The development of and wide availability of low-cost rapid diagnostic tests (RDTs) have also made it possible to expand testing within and beyond facilities by using community-based approaches, which are increasingly used in HIV testing in low-, middle- and high-income settings [3, 4]. The wider availability and lower cost of anti-retroviral therapy (ART) alongside evidence indicating that early diagnosis and immediate treatment initiation improve patient health outcomes, and enable HIV-positive patients to achieve virological suppression which can then prevent onwards transmission, have strengthened the policy argument for the expansion of testing [5–7].
HIVST in particular is now considered to have an important role as part of the expansion of standard HIV testing services and is congruent with widespread shifts in western health systems which increasingly emphasise patient self-management and autonomy .
The last 5 years have seen a rapid emergence of published data and corresponding reviews synthesising evidence around HIVSS and HIVST [9–13]. Reflecting the distribution of evidence at the time, the first and most far ranging of these reviews  relied substantially on relatively few papers, mainly from the USA.
Since 2013, there has been an increasing flow of evidence about self-sampling and self-testing from a wider range of countries including Australia [14–16], Brazil , China [18, 19], the USA [20–22], the UK [23–26], Malawi [27–30] and Lesotho . There remain very little European implementation-based evidence and evidence related to patient experience of HIVST. Aside from exploratory surveys and recent reviews [9–13, 32] in which the majority of included data on the perceptions of values and preferences around HIVST arise from studies of gay, bisexual or other men who have sex with men (MSM), almost exclusively in industrialised countries (and still disproportionately from the USA as well as Australia), there has also been a wide range of opinion pieces broadly supportive of HIVST [2, 33–35].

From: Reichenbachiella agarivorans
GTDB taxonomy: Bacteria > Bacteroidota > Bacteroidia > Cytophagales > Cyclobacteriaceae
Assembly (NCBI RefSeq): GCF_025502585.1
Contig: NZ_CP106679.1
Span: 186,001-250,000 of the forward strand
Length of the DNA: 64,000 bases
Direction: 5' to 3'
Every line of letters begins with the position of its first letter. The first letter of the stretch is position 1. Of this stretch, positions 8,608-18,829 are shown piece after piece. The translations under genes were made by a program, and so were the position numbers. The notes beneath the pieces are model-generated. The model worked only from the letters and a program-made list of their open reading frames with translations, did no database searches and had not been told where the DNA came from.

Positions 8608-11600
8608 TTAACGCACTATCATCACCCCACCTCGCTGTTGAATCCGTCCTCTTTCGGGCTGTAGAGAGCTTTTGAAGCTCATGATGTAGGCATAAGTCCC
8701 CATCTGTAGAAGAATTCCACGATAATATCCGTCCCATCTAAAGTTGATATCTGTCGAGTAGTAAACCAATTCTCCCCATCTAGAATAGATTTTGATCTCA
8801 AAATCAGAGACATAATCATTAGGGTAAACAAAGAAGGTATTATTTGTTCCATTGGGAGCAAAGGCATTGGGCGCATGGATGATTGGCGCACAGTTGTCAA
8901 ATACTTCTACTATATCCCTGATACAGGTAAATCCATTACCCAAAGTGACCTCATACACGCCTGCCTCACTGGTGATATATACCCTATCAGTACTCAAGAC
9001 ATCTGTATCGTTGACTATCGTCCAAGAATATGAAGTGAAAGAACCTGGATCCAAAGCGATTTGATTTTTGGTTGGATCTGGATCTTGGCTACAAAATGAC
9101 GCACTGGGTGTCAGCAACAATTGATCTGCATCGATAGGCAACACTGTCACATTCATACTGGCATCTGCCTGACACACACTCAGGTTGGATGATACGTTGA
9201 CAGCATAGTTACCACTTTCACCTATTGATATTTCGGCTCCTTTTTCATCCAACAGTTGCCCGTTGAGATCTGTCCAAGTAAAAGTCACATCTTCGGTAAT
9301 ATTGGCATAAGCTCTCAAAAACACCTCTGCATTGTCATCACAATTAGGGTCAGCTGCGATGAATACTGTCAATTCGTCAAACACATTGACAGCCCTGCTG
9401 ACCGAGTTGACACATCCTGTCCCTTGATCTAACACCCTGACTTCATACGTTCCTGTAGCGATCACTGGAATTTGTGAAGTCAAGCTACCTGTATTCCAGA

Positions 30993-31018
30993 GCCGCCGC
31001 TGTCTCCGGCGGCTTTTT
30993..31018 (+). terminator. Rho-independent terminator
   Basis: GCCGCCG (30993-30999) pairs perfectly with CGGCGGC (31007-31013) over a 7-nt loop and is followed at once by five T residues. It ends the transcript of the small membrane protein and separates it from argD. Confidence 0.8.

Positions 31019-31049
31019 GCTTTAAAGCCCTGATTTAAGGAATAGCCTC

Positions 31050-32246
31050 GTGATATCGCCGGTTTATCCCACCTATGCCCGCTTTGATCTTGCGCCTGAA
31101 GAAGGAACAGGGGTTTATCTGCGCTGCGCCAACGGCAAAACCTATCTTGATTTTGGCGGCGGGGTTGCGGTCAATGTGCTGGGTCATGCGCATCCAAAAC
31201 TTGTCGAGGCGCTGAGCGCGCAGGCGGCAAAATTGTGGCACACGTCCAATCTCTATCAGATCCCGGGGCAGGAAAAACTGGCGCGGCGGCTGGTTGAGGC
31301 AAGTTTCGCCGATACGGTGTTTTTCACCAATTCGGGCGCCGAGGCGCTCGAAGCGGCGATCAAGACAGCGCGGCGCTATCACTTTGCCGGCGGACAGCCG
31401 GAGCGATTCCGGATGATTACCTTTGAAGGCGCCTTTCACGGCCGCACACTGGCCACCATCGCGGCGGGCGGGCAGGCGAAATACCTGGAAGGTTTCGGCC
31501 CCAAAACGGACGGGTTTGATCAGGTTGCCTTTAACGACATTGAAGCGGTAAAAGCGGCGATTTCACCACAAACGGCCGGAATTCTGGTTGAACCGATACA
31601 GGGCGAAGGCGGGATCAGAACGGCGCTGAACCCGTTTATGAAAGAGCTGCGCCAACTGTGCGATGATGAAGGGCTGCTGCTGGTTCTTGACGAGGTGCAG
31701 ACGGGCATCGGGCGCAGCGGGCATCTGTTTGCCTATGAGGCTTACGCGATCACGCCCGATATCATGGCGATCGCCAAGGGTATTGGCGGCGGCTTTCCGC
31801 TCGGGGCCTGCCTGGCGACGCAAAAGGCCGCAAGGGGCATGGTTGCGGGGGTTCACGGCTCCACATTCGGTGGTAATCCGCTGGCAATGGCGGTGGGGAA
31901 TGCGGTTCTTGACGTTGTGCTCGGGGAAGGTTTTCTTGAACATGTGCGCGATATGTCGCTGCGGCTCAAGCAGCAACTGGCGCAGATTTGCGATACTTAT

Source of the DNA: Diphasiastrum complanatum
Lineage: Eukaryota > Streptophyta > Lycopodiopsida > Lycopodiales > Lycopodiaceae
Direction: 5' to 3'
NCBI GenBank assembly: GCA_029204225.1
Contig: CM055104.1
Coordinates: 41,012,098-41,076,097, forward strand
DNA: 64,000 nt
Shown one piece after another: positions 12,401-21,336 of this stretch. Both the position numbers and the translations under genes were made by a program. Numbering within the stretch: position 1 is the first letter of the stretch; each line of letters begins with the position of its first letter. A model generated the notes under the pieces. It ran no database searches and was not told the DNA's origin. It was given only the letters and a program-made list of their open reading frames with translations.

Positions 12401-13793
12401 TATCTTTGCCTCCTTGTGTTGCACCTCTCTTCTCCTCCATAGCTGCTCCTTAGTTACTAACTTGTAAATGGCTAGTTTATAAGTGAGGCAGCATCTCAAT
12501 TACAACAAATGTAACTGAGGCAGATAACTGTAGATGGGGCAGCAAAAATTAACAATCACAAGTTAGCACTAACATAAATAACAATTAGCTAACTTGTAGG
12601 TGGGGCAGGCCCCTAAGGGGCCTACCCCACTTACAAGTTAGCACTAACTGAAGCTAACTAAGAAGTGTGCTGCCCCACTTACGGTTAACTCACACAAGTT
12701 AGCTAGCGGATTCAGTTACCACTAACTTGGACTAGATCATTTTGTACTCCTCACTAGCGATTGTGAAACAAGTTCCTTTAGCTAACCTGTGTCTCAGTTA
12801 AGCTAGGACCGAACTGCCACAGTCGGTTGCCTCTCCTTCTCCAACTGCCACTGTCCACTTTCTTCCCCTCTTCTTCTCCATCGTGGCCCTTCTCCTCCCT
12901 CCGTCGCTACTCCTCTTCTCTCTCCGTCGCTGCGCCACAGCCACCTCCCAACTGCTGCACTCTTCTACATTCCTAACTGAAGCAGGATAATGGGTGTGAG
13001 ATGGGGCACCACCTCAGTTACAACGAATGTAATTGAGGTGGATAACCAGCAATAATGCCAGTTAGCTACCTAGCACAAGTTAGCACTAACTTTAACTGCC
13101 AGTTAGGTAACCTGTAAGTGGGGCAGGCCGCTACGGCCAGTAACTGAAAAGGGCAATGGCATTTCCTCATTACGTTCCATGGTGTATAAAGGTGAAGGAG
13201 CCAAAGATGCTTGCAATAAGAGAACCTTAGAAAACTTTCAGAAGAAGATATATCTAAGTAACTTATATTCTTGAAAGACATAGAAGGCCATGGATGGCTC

The vast majority of this research, and hence the focus of all the reviews, has been the acceptability of HIVST, HIVSS and the values and preferences that inform the responses of key populations (MSM, transgender people, sex workers and injection drug users) to these emerging technologies. There can be little doubt that many individuals find the notion of HIVST to be acceptable and that it is feasible to deliver HIVST services in a range of settings in high-income countries. To quote the most recent, , “in general, MSM were interested in HIVST because of its convenient and private nature. However, they had concerns about the lack of counselling, possible user error and accuracy” (of test results).